Can Your Heart Hear?

November 25, 2016

Yesterday we spoke of Saint Francis and poverty and humility.  To grab ahold of our yoke, in submission to God.  It is poverty that we let go of our treasures and it is humility to not ask for payment.  It is Love, the mutual othering of society; I shall wish you well, with all my strength, heart and soul, and desire nothing in return.  That’s love!  You must surrender yourself.  Now, let’s examine the next step: adoption and circumcision.

Lord, teach us to pray just as John taught his disciples.”  They haven’t quite figured out the dynamic here, between John the Last Prophet of the Old Testament, and the Messiah revealed in the New Testament.  It is a Transfiguration.  Luke frequently writes of the Fatherhood of God, and here we can almost see Jesus smiling as he says “Father.”  “Hallowed be your name.”  In an amazing act of mutual love, Jesus is loving the Father in return.  God manifests his holiness and sanctifies his name in Jesus!  Remember, yesterday, “No one knows the Son except the Father, and no one knows the Father except the Son”?  Why?  Because they have had mutual love for each other for all time, and even before time!  And now Christ is revealing the Father to us, by letting us know him; we are children of God.  It is this adoption that the disciples were called to, and that we are called to each and every day.  “Your Kingdom come” God.  Not our Kingdom, but God’s, which we attain by righting ourselves and allowing the adoption.  Father Benedict writes of this, “The first and essential thing is a listening heart, so that God, not we, may reign” (Jesus of Nazareth, p.146).  The more we adopt ourselves to the Father, the more we rely upon him for our daily sustenance, the closer we are adopted to the Kingdom of God.

In the Letter to the Galatians, Paul writes of the issue of circumcision.  He and Peter were at odds whether the Gentiles should be circumcised.  Paul argues successfully, “that they were not on the right road in line with the truth of the Gospel.”  How often do we find ourselves here!?  Paul called Peter out.  And the Galatians all exhaled.

Remember, Jesus called us to what?  Mercy, not sacrifice.  To achieve mercy, we must circumcise our heart.  We must cut out those portions that do not align with God’s will for us.  Is he talking about cutting out all things enjoyable?  No.  Again, Father Benedict, “there is also the ideology of success, of well being, that tells us, ‘God is just a fiction, he only robs us of our time and our enjoyment of life.  Don’t bother with him!  Just try to squeeze as much out of life as you can’… It is only when you have lost God that you have lost yourself.”

And so Paul shows the others it is not a physical circumcision that aligns ourselves to the Father, and it is not a dietary circumcision either.  But the food we need for our sustenance is Christ, that is our daily bread – the Eucharist – and by cutting away the hindrances of our heart, we can now see that we are called to give bread to others as well.  And so we learn that the Kingdom of God – is participatory.  It is making a conscious decision – day after day.  Until He comes.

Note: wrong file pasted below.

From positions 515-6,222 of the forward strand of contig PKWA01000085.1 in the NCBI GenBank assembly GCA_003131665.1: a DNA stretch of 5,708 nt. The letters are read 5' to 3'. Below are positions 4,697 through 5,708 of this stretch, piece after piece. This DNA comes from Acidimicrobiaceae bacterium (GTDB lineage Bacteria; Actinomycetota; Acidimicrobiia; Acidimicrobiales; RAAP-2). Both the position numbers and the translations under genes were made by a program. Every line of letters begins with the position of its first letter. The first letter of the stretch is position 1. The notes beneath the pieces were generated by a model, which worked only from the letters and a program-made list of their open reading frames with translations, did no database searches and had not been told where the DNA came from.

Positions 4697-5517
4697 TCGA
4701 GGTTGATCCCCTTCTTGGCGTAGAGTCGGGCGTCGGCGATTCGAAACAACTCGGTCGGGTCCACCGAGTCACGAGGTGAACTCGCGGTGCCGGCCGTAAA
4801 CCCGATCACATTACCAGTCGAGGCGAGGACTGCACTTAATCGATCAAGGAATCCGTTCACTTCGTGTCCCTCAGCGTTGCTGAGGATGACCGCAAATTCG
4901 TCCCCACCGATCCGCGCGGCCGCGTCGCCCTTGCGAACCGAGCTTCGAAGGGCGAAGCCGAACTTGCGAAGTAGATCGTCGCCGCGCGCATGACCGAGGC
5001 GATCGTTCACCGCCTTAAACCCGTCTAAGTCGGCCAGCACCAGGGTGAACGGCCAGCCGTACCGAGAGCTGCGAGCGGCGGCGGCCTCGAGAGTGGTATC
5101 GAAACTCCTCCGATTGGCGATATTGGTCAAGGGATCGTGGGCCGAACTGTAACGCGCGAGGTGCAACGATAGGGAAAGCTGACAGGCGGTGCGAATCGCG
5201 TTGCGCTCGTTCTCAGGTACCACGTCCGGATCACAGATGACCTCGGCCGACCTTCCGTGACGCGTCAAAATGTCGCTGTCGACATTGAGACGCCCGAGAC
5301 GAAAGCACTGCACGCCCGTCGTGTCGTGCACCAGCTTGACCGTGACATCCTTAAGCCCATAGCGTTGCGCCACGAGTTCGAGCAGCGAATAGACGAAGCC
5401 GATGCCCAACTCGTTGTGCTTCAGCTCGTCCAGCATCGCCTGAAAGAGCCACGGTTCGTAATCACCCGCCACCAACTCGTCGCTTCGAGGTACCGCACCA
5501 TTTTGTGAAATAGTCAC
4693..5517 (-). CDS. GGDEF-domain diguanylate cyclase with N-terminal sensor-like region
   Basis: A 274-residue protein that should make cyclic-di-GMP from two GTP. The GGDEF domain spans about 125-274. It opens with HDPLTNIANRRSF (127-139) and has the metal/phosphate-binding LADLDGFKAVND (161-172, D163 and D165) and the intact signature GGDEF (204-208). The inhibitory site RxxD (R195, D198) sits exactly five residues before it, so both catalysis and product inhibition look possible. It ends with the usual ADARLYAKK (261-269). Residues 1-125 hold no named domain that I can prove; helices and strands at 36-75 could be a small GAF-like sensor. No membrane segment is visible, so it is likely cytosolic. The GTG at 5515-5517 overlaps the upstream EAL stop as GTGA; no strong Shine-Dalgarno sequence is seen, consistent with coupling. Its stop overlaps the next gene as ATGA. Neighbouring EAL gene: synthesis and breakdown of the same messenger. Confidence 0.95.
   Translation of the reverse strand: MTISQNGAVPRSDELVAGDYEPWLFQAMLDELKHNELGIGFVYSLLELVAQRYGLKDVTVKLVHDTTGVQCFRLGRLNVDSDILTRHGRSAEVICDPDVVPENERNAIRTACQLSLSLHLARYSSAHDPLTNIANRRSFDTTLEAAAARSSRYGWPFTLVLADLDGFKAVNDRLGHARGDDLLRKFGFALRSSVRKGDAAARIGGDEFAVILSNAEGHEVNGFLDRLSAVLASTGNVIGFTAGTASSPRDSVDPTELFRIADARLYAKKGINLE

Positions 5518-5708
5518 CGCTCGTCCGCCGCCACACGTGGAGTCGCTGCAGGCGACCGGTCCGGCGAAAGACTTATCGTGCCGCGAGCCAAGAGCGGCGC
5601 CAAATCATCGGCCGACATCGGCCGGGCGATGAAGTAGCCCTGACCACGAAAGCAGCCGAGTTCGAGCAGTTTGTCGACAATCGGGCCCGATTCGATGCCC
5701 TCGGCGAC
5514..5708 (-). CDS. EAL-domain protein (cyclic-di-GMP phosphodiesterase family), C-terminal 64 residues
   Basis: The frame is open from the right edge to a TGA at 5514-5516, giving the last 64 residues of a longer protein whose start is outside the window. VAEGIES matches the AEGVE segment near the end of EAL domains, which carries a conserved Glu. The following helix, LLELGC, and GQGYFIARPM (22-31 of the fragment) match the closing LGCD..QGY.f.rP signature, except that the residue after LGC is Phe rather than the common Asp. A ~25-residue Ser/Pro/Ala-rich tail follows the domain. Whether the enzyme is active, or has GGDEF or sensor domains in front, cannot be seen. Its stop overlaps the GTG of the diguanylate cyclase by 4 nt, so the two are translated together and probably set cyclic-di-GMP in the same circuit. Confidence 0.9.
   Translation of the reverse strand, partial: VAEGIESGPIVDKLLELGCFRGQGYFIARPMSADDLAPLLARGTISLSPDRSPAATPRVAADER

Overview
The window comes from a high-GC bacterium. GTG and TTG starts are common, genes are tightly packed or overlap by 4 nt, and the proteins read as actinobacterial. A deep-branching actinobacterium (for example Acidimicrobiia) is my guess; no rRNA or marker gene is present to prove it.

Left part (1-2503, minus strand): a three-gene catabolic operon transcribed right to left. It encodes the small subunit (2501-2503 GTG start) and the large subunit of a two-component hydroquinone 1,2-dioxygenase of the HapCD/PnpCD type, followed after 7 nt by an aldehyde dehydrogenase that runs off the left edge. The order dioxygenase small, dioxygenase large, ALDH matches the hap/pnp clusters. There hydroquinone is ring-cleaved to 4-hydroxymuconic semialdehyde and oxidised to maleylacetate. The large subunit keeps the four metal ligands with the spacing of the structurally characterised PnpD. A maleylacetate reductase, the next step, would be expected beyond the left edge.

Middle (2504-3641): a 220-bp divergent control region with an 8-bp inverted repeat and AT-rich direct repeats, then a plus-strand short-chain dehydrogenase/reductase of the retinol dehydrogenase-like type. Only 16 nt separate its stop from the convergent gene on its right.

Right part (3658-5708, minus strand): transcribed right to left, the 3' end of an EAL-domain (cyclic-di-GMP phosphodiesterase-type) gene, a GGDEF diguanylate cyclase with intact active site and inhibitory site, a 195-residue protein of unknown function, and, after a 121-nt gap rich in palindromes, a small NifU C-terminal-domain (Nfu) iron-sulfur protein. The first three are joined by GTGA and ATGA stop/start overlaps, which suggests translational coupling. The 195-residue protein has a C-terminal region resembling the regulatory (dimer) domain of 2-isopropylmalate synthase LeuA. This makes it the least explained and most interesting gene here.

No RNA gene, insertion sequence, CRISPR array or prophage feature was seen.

Love, Papa

October 5, 2016, Wednesday, Twenty-seventh Week in Ordinary Time

Galatians 2:1-2, 7-14.  They recognized the grace bestowed upon me.

Responsorial – Psalm 117:1bc, 2.  Go out to all the world and tell the Good News.

Luke 11:1-4.  Lord, teach us to pray.

Brother Sun

November 25, 2016

I am certain that each and every one of us have all felt weary and burdened at one time or another.  Here, not only is Jesus inviting the weary and the burdened: but reminds us that he is one of them!  The fierce interpretations levied out by the Pharisees and scribes, handing out the “yoke” of rabbinical Law, are oppressing the poor of the day.  This is why the Lord is constantly reaching out to them.  Pope Francis himself has been stirring up controversy by condemning the perpetuation of social strata and injustice levied upon the poor.  In our country, many discussions center on the elite 1%, and the 99% who are struggling.  Even our own heritage from the turn of the 20th century advocates with silent lips. “Give me your tired, your poor, your huddled masses yearning to breathe free, the wretched refuse of your teeming shore.  Send these, the homeless, tempest-tost to me, I lift my lamp beside the golden door!”  A century later we might argue that golden opportunity seems only for the privileged few.  Agree, disagree, it is not what matters here.  Only taking up the Lord’s yoke matters.  Why?

Because the yoke Jesus refers to is submission to the reign of God.  By submitting, it is taking on not more burden, but actually making it easier to bear the burdens we already have; a yoke is an instrument for two to work – we are one… and Christ Himself is there with you to lighten the load.  Why?  Well, he tells you in His Gospel – “… no one knows the Father except the Son AND anyone to whom the Son wishes to reveal him.”  Francis was one of those to whom God was revealed.

In his forty-four years, he certainly traveled widely, and accomplished much.  One of my favorite stories is when he traveled to talk to the Sultan of Egypt, during the Crusade.  He was granted an audience with the Saracen, attempts to convert him (and succeeded some accounts say), and then goes on his way.